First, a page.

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passed her 100th birthday and has neither a passport nor a driving licence, not having been able to drive for some years. However, she got the telegram in the end because I rang up and said that I would vouch for her identity, so you may get a telegram, but you do not get one automatically.

I was very interested in the strategy and glad that the Government published it. The word “stigma” was used in the document and by some noble Lords who have spoken. I do not think that it is quite the right expression. I do not think that there is a stigma attached to dementia; rather, I think that it is a taboo subject, which is rather different. It is taboo because it is so extremely horrible and people are not willing to talk about it. This is an important distinction.

In a recent paper from the University of Wisconsin-Madison, two doctors demonstrated statistically how beneficial, both socially and financially, was early intervention with dementia. They recommended that drugs should be given at an early stage to lengthen the life of sufferers. I do not know whether these were anti-psychotic drugs. There must be more research, as everybody has said, and much better knowledge about the effects of whatever drugs may be given—I hope that we may hear more about this later—to slow down the progress of what is a terminal illness, albeit one that may last for years.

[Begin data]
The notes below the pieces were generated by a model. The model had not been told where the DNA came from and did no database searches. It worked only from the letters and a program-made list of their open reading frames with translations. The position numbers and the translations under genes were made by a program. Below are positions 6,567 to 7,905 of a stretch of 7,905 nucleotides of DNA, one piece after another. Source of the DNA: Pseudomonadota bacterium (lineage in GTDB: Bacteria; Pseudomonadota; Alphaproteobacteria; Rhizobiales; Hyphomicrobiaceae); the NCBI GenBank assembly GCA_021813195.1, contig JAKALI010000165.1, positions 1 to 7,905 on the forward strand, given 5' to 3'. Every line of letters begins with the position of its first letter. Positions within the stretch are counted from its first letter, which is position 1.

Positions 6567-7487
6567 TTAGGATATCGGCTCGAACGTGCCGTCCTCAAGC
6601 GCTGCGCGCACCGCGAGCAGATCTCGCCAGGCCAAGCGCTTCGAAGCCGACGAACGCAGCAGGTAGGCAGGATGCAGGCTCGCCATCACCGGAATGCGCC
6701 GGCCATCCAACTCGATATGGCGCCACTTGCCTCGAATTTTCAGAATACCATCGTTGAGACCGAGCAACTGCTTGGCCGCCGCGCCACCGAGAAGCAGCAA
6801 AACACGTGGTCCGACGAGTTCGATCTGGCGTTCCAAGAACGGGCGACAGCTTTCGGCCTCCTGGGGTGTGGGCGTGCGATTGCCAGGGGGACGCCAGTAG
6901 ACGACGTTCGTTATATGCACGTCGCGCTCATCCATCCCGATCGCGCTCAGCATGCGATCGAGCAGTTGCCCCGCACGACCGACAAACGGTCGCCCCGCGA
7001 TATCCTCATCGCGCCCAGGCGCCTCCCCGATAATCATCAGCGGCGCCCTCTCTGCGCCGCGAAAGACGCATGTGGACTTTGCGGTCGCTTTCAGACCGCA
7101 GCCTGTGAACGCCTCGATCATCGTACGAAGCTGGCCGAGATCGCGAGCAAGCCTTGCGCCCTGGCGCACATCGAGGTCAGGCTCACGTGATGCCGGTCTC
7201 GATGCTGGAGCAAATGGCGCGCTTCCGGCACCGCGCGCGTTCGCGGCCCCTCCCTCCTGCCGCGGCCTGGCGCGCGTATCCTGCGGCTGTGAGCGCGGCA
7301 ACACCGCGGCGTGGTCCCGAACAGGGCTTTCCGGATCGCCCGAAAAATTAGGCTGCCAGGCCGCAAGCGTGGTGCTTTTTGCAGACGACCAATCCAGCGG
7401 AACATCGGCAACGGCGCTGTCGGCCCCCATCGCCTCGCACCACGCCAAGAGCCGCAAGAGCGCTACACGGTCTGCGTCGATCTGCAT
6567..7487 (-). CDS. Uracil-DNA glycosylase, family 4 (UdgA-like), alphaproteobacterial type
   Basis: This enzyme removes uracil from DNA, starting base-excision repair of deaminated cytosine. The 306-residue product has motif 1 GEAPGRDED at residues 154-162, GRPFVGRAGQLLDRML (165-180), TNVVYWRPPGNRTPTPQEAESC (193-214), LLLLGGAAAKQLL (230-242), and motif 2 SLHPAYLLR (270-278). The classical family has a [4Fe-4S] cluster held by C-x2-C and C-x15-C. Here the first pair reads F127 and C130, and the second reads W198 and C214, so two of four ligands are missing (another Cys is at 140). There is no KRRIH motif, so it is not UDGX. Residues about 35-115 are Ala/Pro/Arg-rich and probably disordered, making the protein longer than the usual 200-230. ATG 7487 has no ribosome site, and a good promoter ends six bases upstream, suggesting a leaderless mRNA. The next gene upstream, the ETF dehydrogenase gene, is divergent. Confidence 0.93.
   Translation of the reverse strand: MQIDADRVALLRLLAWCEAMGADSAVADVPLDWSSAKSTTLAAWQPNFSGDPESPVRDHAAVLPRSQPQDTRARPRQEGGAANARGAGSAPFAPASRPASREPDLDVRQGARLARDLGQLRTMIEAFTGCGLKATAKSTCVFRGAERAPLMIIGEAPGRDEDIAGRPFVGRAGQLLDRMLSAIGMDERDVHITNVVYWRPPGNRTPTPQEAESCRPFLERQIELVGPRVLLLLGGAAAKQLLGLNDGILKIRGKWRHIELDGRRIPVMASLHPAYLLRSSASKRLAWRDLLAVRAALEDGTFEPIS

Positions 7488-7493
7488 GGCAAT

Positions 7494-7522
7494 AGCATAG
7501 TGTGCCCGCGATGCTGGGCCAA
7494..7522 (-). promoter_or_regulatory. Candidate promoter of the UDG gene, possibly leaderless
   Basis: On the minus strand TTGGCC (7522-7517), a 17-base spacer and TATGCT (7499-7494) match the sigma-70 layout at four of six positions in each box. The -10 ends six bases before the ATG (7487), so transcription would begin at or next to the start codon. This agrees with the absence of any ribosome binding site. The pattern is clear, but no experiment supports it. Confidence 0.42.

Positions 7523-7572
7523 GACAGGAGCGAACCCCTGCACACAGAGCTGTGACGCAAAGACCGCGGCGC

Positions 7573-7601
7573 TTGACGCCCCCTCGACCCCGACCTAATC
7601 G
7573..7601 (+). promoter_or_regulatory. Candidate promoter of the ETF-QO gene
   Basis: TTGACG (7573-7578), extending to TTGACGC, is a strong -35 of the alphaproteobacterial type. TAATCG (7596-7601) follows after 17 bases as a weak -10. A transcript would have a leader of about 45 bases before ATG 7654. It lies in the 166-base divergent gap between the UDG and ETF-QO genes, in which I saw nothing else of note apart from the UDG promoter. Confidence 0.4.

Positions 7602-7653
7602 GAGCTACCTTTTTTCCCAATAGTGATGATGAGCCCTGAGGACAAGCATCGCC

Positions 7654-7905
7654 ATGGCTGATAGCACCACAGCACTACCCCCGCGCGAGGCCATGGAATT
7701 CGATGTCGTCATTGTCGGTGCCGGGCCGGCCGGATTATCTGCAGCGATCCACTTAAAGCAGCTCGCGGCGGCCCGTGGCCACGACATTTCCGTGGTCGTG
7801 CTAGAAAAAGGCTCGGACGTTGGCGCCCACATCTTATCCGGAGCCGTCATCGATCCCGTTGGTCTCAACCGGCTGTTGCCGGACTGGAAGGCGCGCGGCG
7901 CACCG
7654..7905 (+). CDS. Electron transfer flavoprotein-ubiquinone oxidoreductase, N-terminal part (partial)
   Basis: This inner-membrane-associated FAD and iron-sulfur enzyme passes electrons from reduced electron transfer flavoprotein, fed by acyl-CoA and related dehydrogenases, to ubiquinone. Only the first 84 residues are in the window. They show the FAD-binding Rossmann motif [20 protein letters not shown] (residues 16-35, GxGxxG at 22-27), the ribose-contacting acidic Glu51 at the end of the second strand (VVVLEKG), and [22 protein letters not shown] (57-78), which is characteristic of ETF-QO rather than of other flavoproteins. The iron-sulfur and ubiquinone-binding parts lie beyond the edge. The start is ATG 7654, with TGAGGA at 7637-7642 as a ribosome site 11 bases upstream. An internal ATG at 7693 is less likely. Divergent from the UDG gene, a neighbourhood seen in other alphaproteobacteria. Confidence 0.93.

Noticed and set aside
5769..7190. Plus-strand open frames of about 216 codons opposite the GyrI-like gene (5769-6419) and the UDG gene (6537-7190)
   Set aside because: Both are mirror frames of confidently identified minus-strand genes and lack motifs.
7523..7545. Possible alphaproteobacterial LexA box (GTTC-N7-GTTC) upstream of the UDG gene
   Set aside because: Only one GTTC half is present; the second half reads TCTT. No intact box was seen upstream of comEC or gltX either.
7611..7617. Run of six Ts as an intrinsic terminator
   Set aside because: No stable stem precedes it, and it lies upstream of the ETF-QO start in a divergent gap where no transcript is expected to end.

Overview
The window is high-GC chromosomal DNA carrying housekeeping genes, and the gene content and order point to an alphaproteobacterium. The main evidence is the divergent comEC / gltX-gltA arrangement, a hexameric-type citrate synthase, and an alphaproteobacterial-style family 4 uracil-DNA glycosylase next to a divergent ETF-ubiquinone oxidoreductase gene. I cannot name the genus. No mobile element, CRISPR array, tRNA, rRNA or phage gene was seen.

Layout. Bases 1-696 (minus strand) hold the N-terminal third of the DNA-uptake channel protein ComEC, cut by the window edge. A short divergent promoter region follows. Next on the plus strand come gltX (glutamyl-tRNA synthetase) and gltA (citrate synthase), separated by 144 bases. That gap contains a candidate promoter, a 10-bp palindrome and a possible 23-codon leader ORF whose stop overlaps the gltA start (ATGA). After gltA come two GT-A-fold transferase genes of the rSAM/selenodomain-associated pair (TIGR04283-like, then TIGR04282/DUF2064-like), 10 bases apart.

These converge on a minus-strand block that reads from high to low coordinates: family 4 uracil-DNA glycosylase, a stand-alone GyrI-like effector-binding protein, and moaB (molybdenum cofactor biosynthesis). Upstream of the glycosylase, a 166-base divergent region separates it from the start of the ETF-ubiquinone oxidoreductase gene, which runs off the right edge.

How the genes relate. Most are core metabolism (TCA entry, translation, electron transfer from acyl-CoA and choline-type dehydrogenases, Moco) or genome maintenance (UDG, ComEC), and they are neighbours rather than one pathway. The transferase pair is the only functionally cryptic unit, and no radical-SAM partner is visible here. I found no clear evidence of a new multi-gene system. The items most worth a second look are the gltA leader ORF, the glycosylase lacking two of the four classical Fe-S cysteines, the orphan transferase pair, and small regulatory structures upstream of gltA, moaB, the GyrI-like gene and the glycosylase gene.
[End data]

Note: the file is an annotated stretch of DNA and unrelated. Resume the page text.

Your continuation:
The doctors from Wisconsin showed that, for early intervention to work—and this is common sense—early diagnosis is essential. However, I do not underestimate the great difficulty of early diagnosis. The noble Baroness, Lady Perry, has pointed out that sometimes the most intelligent people are diagnosed latest, because not only have they had a very active and interesting life, but also they are capable of developing strategies to disguise what they know are defects—even defects in their chess playing, but certainly defects in their social behaviour. The story told by the noble Baroness, Lady Thomas, about her mother offering sherry, is typical. Many people with severe and far-progressed dementia retain a very agreeable social manner for a long time and will always be polite to visitors, even if they do not have the foggiest idea who they are. I always find touching the stories from people with direct experience of dementia. They are also difficult to bear when one thinks of one’s own possible future.

The trouble with early intervention is partly that people develop strategies and partly that they are in denial. We know that the older population dread the onset of dementia far more than they dread cancer or heart disease: it is the dread of everybody’s life as they get older, which is why the subject has been taboo. We should therefore be grateful for the publication of the strategy.

However, I was particularly alarmed to detect in the strategy—optimistic and useful though it is—an assumption that most people who develop dementia will have someone living in their house to look after them. Everything that was said seemed best fitted to the case of somebody with a spouse who will heroically take charge and become a carer. Early diagnosis is especially difficult in the case of people who have no one living with them. Huge numbers of people live by themselves as they get older—a fact that is seldom

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noticed by people who want to deliver parcels, or expect there to be someone at home to welcome the plumber. People who live by themselves are often in denial—they will not notice changes—and their family who come to see them do not live with them, so may not notice the early signs of dementia.